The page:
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A few weeks ago, General Electric's (NYSE: GE) second-quarter earnings showed impressive growth for the $280 billion industrial giant. Headline revenue increased 15% year over year to $33.5 billion, while its industrial + verticals operating earnings, which portrays how the company will look after it divests the majority of GE Capital, increased 65% to $0.51 per share.
The problem with using headline figures to tell GE's story is that they don't necessarily reflect how its underlying businesses are performing. After all, General Electric is in the midst of a massive restructuring to divest the majority of assets related to its financial services arm, GE Capital, and at the same time, it's working to integrate its largest ever industrial acquisition: Alstom. Let's also not forget about the eight industrial segments it operates.
Suffice it to say, there are a lot of moving parts to consider -- and a lot of different ways GE presents the information. After peeling back the layers, it's clear that the industrial environment is under pressure and GE's growth would be virtually nonexistent without the benefit of Alstom.
Growth for $10.1 billion
In an effort to bolster its renewable energy portfolio, emerging market presence, power generation installed base, and competitive positioning, GE purchased Alstom for about $10.1 billion last November. Since Alstom hasn't been under GE's control for a full-year, the company has favorable comparable sales figures to work with. It's the main reason why GE's industrial sales (non-GAAP) increased 7.7% year over year to $28.2 billion in the second quarter.
However, without Alstom's $3.2 billion revenue contribution, GE's legacy industrial revenue fell 4.5% to about $25 billion. Moreover, GE's organic revenue, which accounts for the impact of currency fluctuations, dispositions, and acquisitions, fell 1% year over year in the second quarter.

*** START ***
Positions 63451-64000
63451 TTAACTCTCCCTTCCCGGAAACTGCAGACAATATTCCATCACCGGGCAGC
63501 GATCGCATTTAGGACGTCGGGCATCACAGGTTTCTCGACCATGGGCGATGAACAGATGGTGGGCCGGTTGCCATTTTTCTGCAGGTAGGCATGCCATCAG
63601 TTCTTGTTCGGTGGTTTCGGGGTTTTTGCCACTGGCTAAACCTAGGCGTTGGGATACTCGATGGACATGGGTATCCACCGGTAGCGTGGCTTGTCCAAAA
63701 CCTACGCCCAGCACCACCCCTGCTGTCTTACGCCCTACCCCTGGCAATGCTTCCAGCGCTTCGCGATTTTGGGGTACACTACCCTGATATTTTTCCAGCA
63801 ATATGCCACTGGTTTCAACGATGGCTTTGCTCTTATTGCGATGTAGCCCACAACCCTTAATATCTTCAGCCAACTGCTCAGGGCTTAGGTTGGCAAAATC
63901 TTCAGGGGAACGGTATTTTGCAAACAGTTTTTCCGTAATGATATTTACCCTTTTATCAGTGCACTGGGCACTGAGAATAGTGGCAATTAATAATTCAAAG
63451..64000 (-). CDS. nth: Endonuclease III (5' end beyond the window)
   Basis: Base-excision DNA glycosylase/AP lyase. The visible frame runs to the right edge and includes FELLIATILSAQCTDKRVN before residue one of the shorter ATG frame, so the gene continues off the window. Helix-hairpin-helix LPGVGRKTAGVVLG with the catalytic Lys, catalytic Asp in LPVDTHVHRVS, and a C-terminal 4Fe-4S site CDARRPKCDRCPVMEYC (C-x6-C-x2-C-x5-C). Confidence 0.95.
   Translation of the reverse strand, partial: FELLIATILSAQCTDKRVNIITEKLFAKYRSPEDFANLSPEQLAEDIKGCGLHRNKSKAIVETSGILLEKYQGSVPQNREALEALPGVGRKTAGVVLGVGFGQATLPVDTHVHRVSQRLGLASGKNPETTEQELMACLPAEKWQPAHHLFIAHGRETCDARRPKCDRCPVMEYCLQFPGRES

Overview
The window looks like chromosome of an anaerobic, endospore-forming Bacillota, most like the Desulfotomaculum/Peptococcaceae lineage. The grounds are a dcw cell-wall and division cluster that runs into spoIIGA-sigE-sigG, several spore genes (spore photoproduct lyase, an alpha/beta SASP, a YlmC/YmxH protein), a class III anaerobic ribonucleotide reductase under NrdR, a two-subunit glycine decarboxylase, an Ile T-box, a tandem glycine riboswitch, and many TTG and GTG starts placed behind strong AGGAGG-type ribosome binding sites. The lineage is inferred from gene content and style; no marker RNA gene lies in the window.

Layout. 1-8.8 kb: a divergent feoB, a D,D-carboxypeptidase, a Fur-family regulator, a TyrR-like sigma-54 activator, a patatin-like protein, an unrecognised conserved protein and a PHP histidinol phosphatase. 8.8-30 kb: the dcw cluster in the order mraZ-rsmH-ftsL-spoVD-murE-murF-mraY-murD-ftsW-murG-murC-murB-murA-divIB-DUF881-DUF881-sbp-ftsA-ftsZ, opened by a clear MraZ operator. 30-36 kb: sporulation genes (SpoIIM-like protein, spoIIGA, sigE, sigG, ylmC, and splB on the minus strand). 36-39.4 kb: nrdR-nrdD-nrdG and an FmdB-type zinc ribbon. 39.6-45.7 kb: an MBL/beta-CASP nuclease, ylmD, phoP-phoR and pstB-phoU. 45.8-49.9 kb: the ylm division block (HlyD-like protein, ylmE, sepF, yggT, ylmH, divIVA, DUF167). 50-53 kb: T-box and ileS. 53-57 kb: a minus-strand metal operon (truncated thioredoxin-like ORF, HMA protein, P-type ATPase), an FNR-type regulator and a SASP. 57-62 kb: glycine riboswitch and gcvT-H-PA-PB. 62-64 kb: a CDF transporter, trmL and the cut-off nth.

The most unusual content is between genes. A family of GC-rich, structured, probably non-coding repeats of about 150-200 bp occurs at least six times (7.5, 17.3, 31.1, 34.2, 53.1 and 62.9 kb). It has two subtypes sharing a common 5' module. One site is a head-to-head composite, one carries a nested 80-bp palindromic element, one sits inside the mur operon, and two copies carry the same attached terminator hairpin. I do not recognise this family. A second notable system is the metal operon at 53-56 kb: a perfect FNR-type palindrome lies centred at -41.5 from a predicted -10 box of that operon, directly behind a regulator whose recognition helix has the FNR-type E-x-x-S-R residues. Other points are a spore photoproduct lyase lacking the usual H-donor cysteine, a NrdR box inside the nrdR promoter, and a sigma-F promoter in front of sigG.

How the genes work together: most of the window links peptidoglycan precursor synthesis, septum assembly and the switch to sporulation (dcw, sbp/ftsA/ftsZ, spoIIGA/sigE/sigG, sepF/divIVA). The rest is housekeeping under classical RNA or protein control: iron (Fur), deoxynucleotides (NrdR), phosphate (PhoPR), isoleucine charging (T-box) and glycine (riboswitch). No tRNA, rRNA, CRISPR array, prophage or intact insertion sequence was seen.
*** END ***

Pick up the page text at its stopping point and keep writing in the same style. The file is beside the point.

While it's a matter of perspective, the industrial environment either weakened slightly or rather significantly in the second quarter without Alstom.
A mixed bag
Another way to measure the overall health of GE's industrial business is to examine the company's backlog and order book, which together can provide a general indication of future demand. Ideally, if demand for GE's products and services were strong, its orders and backlog would have grown in the second quarter.
GE's total backlog grew to a record $320 billion, an increase 17% year over year, while its orders fell 2% to $26.6 billion in the second quarter. Excluding Alstom, GE's total backlog would've increased by 6% annually and its orders would've fallen by 18.5% -- an additional $4.5 billion. On an organic basis, GE's orders fell 16% during the quarter, suggesting that customer demand has notably weakened.
The big question
Although Alstom drove the majority of GE's revenue growth in the second quarter, it remains unclear how the unit will perform once it's been under GE control for more than a year. At that time, the company's previous year's results will include Alstom, meaning GE's industrial revenue will become comparable on an apples-to-apples basis. In other words, GE won't have the benefit of going up against a favorable comparable sales period.
Ultimately, Alstom's longer-term growth potential hinges on management's ability to leverage the acquisition in a way that adds value to GE's existing industrial base.
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Steve Heller has no position in any stocks mentioned. The Motley Fool owns shares of General Electric. Try any of our Foolish newsletter services free for 30 days. We Fools may not all hold the same opinions, but we all believe that considering a diverse range of insights makes us better investors. The Motley Fool has a disclosure policy.